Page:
Michael Zapruder Debuts His New Single “New Quarantine”

Michael Zapruder

We’re pleased to be debuting new music from Michael Zapruder. “New Quarantine” is the new single from Zapruder’s new album Latecomers. You may also know him via his earlier project Pink Thunder, which found him adapting 20 poems by a host of writers into critically acclaimed songs. I spoke with Zapruder about the song’s origins, its unexpected resonance in 2020, and the long process of making Latecomers.

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Pop Songs For an Unpredictable Time: Notes on Jasmine Dreame Wagner’s “Switchblade Moon”

Switchblade Moon cover

I still rent DVDs through the mail. There’s usually a lag time of six-to-eight months between the time I add a movie to my queue and its arrival. I always forget what I’ve requested by that point and get a kick out of the small-scale time travel, the reminder of what I was thinking months prior. This took a wrong turn back in March. The first three movies to arrive during the onset of the Covid quarantine were Soylent Green, The Omega Man, and The Andromeda Strain. 

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The Jodhpur Problem: An Excerpt from Lee Klein’s “Neutral Evil )))”

Neutral Evil cover

What happens when autofiction meets doom metal? That’s the question Lee Klein poses in his new book Neutral Evil ))), inspired by a visit to a Sunn 0))) concert in Philadelphia in early 2017. As the book’s narrator takes in the concert’s atmosphere, he ponders questions of family, safety, and aging — a fascinating glimpse into a particular headspace surrounded by a fascinating sonic space. 

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Revisiting Steve Reich: Erik Hall on His New Recording of “Music for 18 Musicians”

Erik Hall

Erik Hall isn’t 18 musicians, but you could be forgiven for thinking that he is. He’s recorded music as a solo artist and with the group In Tall Buildings; before that, he also had stints in His Name Is Alive and NOMO. For his new album, he opted for a particularly ambitious maneuver: recording Steve Reich’s Music For 18 Musicians. The ensuing record is both a loving version of a minimalist classic and a work that shows the impressive flexibility within Reich’s composition. I talked with Hall about the making of this album and his own musical journey over the years.

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Stuart Hyatt on Turning Bat Sounds into Stunning Ambient Music

Recording bats

What would you say if I told you that one of the year’s best ambient/drone albums was made from field recordings of bats? That’s the story being Ultrasonic, the 8th album to be released under the Field Works name. Stuart Hyatt, the man behind the project, recorded the sounds made by bats in Indiana. From there, the recordings were used by a group of prodigiously talented musicians — including Kelly Moran, Noveller, Eluvium, and Christina Vantzou — to create a series of stunning ambient soundscapes. I talked with Hyatt via email about the project’s genesis and the permutations that this album underwent en route to its completion.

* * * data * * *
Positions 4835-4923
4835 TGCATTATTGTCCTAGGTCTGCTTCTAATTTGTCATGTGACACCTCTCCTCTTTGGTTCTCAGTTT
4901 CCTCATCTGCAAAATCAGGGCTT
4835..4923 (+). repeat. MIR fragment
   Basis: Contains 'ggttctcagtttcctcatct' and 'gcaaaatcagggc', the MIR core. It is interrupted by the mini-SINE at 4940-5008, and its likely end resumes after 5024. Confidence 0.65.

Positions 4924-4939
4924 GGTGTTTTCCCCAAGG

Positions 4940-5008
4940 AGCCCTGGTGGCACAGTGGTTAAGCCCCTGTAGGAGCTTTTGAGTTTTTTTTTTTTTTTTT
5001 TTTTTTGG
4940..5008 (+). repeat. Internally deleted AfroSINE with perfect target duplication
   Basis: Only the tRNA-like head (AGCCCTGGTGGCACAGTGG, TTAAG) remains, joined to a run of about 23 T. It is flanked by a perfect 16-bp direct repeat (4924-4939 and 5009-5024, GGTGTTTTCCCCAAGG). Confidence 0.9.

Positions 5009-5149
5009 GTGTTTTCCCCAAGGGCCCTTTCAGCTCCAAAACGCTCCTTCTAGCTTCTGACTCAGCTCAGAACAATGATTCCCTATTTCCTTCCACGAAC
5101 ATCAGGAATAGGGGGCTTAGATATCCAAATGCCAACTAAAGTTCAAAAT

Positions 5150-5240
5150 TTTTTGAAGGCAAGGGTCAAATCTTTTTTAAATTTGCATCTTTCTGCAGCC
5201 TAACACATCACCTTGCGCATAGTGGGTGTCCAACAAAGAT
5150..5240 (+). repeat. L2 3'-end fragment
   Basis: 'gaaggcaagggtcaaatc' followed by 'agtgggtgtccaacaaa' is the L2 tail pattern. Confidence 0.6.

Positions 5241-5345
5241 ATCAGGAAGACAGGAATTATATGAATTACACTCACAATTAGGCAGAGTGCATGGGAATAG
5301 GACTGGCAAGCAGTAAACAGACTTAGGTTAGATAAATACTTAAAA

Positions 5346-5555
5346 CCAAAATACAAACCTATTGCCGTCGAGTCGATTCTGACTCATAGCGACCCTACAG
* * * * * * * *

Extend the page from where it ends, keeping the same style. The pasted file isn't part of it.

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Ted Hearne on Gentrification, Music, and Collaborating with Saul Williams on “Place”

Ted Hearne

The last time I spoke with Ted Hearne was in 2014; the subject was The Source, his collaboration with Mark Doten inspired by the work of whistleblower Chelsea Manning. Now, Hearne has returned with a new album, Placea collaboration with Saul Williams, in which Hearne addresses questions of gentrification in Brooklyn’s Ft. Greene neighborhood. It’s a work that involves countless vocalists, found audio, and a complex structure; it also involves moments of sublime beauty. I talked with Hearne about the genesis of Place and how he developed the themes contained within it.

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Decoding the Narrative of Billie Eilish’s “When We All Fall Asleep, Where Do We Go?”

album cover_

On January 26th, Billie Eilish and her brother Finneas O’Connell stole the stage at the Grammy awards collecting a total of 5 Grammys, including the most prestigious award of ‘Album of the Year’ for their 2019 album When We All Fall Asleep, Where Do We Go? Billie and Finneas entirely produced and wrote the album (with mixing and mastering by Rob Kinelski and John Greenham). Apart from all of the wonderful accolades, awards, and personal stories behind this masterful album, there’s something completely missing from mainstream praise and reviews of this record: its dense narrative and compelling themes. 

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Seed Triangular: An Interview with Musician, Composer, and Producer Robbie Lee

Robbie Lee

Robbie Lee is an artist who thrives on collaboration. Among his recent partners: Guitarist Mary Halvorson, who won a 2019 MacArthur “Genius Grant,” and composer Lea Bertucci, whose album Resonant Field, named a top Jazz album of 2019 by the New York Times, featured Lee on flute

In the following exchange, which took place over several months via a shared Google document, the multi-instrumentalist, composer, and producer weighs in on David Bowie, his love of duos, NYC’s experimental music scene of the 1990s, and what it means to be a contemporary composer most comfortable in that liminal space between genres. 

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